If there’s one way to turn me off a book, it’s to include some kind of ridiculous sci-fi element.
Before you reach for your pitchfork, hear me out: this doesn’t apply to all sci-fi. If a book sets out to be science fiction, I can generally handle that. Sci-fi in a science fiction novel, fine. I’ve not read much but what I have read, I haven’t hated.
But sci-fi sneaking its way into a novel that sets out to be a different genre? Ick. It’s why I didn’t really like Cloud Atlas, why Never Let Me Go rankled and why I found my sister’s story of Alegna, the ten-year-old alien living among us, annoying when I read it aged six. But it’s just one of the many reasons why I didn’t get on too well with The Blind Assassin.
Every single bit of the story that featured a stupid made-up word (which were probably anagrams that I couldn’t be bothered to solve), completely turned me off. And that was a real problem because the novel-within-the-novel was essentially a sci-fi story about another planet where the titular blind assassin resides, sandwiched within the pages of a book that hops about from newspaper reports to memoirs, anonymous story telling and a never-ending description of how dull it is to be old.
It’s a shame because the story is actually really good; the twist that (after a while) you can see coming is still a clever one and it’s clearly a skillfully written novel.
What The Blind Assassin definitely isn’t is fast-paced. The story, which begins with its climax, slowly idles its way into an explanation. It moves at approximately the same speed as its elderly protagonist, Iris, who spends half her time explaining how slowly she can move and the other half going to the toilet in a café so she can read the graffiti. Like all stories, it’s ultimately about love and betrayal, love and abandonment, love and money.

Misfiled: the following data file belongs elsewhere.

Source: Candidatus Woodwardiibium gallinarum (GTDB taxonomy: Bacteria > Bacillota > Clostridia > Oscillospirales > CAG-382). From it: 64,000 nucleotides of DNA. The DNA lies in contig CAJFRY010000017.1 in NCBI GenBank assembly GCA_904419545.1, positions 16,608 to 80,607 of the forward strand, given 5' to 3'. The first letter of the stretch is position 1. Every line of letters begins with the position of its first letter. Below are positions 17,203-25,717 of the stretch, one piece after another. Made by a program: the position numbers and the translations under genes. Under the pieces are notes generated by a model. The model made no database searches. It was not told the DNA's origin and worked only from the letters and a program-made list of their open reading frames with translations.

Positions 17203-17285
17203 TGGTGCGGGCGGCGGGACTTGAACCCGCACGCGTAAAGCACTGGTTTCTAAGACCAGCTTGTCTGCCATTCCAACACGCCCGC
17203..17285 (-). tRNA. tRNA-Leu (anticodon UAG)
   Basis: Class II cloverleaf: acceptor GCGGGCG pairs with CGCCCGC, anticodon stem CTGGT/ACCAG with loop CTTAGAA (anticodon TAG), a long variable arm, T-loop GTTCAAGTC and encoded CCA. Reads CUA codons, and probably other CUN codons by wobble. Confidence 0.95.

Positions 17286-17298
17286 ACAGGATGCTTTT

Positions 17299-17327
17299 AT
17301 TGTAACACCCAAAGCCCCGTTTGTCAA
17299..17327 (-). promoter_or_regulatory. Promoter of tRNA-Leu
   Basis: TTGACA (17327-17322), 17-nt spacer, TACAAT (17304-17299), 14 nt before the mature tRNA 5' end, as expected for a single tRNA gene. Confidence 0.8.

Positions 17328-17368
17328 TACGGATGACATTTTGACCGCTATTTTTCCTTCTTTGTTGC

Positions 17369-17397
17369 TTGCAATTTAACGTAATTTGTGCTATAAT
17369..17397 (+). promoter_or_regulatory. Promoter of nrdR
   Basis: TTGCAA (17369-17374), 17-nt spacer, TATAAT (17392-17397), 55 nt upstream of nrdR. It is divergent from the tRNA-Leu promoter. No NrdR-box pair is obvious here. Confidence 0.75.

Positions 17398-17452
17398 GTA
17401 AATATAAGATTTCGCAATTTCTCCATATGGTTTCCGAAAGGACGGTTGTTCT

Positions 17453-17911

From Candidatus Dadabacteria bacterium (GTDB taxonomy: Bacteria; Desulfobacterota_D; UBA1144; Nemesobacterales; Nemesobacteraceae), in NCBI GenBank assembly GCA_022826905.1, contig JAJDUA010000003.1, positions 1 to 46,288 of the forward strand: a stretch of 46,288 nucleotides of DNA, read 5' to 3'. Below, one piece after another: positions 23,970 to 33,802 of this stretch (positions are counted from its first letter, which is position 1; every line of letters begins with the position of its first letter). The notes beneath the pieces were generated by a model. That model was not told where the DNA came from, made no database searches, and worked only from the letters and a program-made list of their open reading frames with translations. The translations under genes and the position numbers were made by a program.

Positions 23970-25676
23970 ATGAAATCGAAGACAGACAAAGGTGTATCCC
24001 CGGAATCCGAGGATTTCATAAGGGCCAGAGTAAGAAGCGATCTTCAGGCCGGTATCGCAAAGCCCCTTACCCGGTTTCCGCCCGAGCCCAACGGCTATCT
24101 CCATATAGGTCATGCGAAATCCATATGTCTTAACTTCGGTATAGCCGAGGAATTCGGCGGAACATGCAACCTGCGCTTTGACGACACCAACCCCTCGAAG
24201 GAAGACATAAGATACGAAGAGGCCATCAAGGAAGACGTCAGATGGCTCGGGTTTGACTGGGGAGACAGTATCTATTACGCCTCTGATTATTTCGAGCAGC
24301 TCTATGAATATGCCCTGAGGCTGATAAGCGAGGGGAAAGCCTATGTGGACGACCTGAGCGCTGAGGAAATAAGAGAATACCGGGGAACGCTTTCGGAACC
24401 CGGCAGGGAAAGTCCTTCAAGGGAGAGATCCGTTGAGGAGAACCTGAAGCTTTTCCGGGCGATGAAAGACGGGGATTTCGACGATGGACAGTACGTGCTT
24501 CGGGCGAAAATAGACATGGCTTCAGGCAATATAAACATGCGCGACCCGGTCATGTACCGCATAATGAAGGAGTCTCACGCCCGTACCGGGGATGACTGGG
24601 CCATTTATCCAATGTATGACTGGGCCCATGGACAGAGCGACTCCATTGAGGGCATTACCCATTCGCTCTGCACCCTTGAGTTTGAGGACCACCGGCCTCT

The mysterious Laura Chase was a bit too bluntly drawn but still my favourite character, although bossy-boots housekeeper Reenie was also a crowd-pleaser.
Two bits stood out for me. First, about a quarter of the way through the book, Laura develops a fear of God and starts to worry about where exactly God is.
It was the Sunday school teacher’s fault: God is everywhere, she’d said, and Laura wanted to know: was God in the sun, was God in the moon, was God in the kitchen, the bathroom, was he under the bed? ... Laura didn’t want God popping out at her unexpectedly, not hard to understand considering his recent behaviour. …
Probably God was in the broom closet. It seemed the most likely place. He was lurking in there like some eccentric and possibly dangerous uncle, but she couldn’t be certain whether he was there at any given moment because she was afraid to open the door.
And around halfway through The Blind Assassin, Iris is on her honeymoon in Europe:
An old walrus-faced waiter attended to me; he had the knack of pouring the coffee and the hot milk from two jugs, held high in the air, and I found this entrancing, as if he were a child’s magician. One day he said to me – he had some English – “Why are you sad?”“I’m not sad,” I said, and began to cry. Sympathy from strangers can be ruinous.
Not sure exactly why I latched on to these two passages – probably because they contain feelings I’ve felt. I have definitely experienced the second, embarrassingly enough.
As I said during the doldrums of page 159, reading The Blind Assassin straight after Why DidI Ever probably didn’t do the former any favours – it was massively wordy by comparison, almost the polar opposite of Robison’s style (a couple of times I noticed clumsy, school-like phrases that I imagine Atwood regrets now). Although there were some overlapping themes – mental breakdown, misguided matches, abuse.
What it comes down to is that TBA just isn’t really to my current taste. It’s a bit too like Zadie Smith, Jonathan Franzen et al. But I’ll make a mental note to return to Atwood in five or ten years; I think I might enjoy her writing more then.
For now, I’m going to reward myself for getting through TBA by re-reading a favourite: Chris Bachelder’s Bear v. Shark.